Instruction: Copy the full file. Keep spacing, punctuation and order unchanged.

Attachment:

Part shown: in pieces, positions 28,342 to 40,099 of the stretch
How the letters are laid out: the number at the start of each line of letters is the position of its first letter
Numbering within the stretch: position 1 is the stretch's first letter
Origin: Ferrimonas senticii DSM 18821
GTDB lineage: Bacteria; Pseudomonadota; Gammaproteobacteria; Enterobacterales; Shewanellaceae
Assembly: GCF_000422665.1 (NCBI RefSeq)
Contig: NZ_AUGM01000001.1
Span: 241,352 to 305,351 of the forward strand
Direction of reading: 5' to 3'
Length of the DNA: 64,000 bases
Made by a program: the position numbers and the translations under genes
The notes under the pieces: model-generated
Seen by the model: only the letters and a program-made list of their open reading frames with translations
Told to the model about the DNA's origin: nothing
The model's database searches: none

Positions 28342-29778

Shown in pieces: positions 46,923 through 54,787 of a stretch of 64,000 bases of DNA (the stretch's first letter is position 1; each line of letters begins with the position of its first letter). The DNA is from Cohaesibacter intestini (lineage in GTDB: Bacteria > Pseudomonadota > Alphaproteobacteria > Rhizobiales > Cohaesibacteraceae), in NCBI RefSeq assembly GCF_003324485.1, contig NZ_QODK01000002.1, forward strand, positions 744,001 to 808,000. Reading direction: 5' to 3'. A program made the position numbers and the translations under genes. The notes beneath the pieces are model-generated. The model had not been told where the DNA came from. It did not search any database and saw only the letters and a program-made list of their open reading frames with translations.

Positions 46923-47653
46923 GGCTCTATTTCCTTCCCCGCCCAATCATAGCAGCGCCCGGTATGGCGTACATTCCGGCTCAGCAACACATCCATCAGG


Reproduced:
Part shown: in pieces, positions 28,342 to 40,099 of the stretch
How the letters are laid out: the number at the start of each line of letters is the position of its first letter
Numbering within the stretch: position 1 is the stretch's first letter
Origin: Ferrimonas senticii DSM 18821
GTDB lineage: Bacteria; Pseudomonadota; Gammaproteobacteria; Enterobacterales; Shewanellaceae
Assembly: GCF_000422665.1 (NCBI RefSeq)
Contig: NZ_AUGM01000001.1
Span: 241,352 to 305,351 of the forward strand
Direction of reading: 5' to 3'
Length of the DNA: 64,000 bases
Made by a program: the position numbers and the translations under genes
The notes under the pieces: model-generated
Seen by the model: only the letters and a program-made list of their open reading frames with translations
Told to the model about the DNA's origin: nothing
The model's database searches: none

Positions 28342-29778

Shown in pieces: positions 46,923 through 54,787 of a stretch of 64,000 bases of DNA (the stretch's first letter is position 1; each line of letters begins with the position of its first letter). The DNA is from Cohaesibacter intestini (lineage in GTDB: Bacteria > Pseudomonadota > Alphaproteobacteria > Rhizobiales > Cohaesibacteraceae), in NCBI RefSeq assembly GCF_003324485.1, contig NZ_QODK01000002.1, forward strand, positions 744,001 to 808,000. Reading direction: 5' to 3'. A program made the position numbers and the translations under genes. The notes beneath the pieces are model-generated. The model had not been told where the DNA came from. It did not search any database and saw only the letters and a program-made list of their open reading frames with translations.

Positions 46923-47653
46923 GGCTCTATTTCCTTCCCCGCCCAATCATAGCAGCGCCCGGTATGGCGTACATTCCGGCTCAGCAACACATCCATCAGG